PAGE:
OpenSSH 4.5 was released today, fixing a number of bugs and security risks. T-shirts, posters and CDs continue to feature in OpenBSD and OpenSSH releases.
Lately, I’ve found myself troubled with the changes taking place with Xandros. As many of you probably know by now, Xandros has gone through a reorganization that meant that they had to layoff roughly five employees.
Often labelled as a nation of software pirates Pakistan is looking at free software as a way to transform its image and build local skills.
Each distribution has some specific tools to build a custom kernel from the sources. This article is about compiling a kernel on Ubuntu systems. It describes how to build a custom kernel using the latest unmodified kernel sources from http://www.kernel.org
(vanilla kernel) so that you are independent from the kernels supplied by your distribution. It also shows how to patch the kernel sources if you need features that are not in there.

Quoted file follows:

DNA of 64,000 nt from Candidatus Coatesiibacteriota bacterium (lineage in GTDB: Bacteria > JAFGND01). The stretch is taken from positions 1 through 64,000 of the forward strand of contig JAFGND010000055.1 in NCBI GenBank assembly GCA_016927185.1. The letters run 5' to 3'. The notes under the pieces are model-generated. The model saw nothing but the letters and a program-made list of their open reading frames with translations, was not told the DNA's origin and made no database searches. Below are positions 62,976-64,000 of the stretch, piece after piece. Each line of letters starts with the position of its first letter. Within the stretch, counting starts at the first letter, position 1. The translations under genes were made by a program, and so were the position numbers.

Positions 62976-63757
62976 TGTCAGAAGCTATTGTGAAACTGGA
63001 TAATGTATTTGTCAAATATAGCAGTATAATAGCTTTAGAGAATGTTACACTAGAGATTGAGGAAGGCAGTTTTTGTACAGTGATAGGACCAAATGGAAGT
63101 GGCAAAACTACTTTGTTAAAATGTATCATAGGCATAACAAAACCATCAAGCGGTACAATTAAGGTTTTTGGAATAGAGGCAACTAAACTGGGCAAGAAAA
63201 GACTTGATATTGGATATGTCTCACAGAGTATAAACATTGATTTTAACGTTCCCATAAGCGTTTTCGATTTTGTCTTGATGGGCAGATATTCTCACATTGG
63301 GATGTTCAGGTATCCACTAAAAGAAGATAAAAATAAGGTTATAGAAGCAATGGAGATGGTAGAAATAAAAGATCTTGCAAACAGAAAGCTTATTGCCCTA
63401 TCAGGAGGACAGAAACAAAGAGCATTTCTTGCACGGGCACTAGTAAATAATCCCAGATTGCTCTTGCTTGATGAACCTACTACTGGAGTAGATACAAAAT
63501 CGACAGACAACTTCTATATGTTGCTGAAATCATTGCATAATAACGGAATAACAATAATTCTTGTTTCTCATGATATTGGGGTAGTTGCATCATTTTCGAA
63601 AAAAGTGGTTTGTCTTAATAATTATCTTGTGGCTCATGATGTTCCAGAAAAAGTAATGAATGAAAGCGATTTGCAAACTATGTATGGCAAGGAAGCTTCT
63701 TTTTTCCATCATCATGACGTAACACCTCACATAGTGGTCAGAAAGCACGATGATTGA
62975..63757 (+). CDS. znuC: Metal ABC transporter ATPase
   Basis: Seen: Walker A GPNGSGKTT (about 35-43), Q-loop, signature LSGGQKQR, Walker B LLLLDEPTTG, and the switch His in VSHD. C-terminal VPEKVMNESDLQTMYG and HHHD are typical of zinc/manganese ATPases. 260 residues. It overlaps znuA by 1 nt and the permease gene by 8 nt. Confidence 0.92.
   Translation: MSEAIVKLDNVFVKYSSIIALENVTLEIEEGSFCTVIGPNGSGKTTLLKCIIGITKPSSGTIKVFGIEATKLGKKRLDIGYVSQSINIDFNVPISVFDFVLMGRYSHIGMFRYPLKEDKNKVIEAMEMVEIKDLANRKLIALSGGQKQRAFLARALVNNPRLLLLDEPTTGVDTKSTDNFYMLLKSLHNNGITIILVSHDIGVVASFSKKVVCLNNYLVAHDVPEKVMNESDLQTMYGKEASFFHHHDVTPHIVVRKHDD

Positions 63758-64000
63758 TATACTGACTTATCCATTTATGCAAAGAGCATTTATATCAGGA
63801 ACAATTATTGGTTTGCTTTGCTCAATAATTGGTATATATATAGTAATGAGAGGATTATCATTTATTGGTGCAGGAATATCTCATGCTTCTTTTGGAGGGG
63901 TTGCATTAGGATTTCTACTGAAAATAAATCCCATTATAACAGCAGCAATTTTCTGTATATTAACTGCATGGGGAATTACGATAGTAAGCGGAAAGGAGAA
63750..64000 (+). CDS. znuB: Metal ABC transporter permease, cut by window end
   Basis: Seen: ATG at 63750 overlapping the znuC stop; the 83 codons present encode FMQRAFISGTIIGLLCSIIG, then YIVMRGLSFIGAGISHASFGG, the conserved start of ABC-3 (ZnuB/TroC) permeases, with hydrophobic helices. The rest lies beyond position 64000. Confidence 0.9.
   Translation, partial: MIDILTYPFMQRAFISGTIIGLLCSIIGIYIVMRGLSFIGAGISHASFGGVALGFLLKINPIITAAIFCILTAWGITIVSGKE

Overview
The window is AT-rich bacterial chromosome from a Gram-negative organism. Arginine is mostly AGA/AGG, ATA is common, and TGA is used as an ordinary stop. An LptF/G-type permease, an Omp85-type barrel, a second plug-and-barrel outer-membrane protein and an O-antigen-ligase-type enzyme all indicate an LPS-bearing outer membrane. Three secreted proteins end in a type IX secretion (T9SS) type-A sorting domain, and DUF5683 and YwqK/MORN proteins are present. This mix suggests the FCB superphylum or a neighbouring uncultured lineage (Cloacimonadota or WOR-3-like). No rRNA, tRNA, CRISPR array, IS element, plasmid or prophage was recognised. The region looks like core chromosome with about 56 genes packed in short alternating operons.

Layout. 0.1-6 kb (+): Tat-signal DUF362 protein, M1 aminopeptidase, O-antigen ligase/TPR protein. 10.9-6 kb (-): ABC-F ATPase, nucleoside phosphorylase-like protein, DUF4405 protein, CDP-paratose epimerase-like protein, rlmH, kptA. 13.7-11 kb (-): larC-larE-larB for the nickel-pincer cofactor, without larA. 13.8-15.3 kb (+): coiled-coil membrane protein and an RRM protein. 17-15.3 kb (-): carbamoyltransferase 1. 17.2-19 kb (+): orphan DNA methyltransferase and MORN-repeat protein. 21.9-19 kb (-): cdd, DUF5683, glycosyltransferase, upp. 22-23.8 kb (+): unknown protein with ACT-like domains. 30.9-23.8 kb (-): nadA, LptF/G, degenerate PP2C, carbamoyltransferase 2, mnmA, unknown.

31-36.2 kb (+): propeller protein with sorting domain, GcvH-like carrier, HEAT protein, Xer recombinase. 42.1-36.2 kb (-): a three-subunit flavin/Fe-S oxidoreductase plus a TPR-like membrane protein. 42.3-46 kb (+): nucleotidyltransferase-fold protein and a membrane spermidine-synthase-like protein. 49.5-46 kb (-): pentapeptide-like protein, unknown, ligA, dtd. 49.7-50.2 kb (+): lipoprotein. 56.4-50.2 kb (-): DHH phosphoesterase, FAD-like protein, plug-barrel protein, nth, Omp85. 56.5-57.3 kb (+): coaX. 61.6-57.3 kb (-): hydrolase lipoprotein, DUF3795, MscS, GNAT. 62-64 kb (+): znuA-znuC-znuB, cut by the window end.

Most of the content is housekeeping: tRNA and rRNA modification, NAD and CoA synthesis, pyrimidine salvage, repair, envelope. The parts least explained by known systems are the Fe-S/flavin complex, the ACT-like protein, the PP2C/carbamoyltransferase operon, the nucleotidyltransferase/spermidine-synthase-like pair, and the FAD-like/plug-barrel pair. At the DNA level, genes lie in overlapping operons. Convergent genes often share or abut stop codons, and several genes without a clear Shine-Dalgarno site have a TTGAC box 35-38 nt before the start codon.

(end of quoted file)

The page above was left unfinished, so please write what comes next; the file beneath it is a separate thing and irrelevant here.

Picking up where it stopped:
Have you ever wondered why a company with the size, power and resources of Microsoft can't seem to get a handle on the never ending security fixes? Have you ever considered the insanity of offering "patches" to some security holes so obvious that not seeing them until later is suspicious at best?
VIA has been providing source for its unichrome IGP since 2003. Despite this, they managed to receive a lot of criticism for pulling several stunts with respect to this code. Their latest stunt is to stop providing source completely. XF40070 is now only available as a binary.
Excerpt from Linux Toys II by Christopher Negus. All-new toys in this edition include a MythTV entertainment center, eMoviX bootable home movies, a BZFlag game client and server, and an Icecast Internet radio station, plus five more. Companion Web site, LinuxToys.net, provides information for further enhancing the projects.
Version 1.3.0. Added front-end for Apache, vsftpd and Ample; updated AbiWord, Bash, Enlightenment, Ghostscript, Firefox, LILO, Linphone, OpenSSH, QEMU, Squashfs, XChat, X.Org; updated libraries: Freetype, glibc, GTK+, OpenSSL, Pango; removed Deco, Airsnort, gcrontab, gFTP; added NTFS write support; updated kernel to version 126.96.36.199.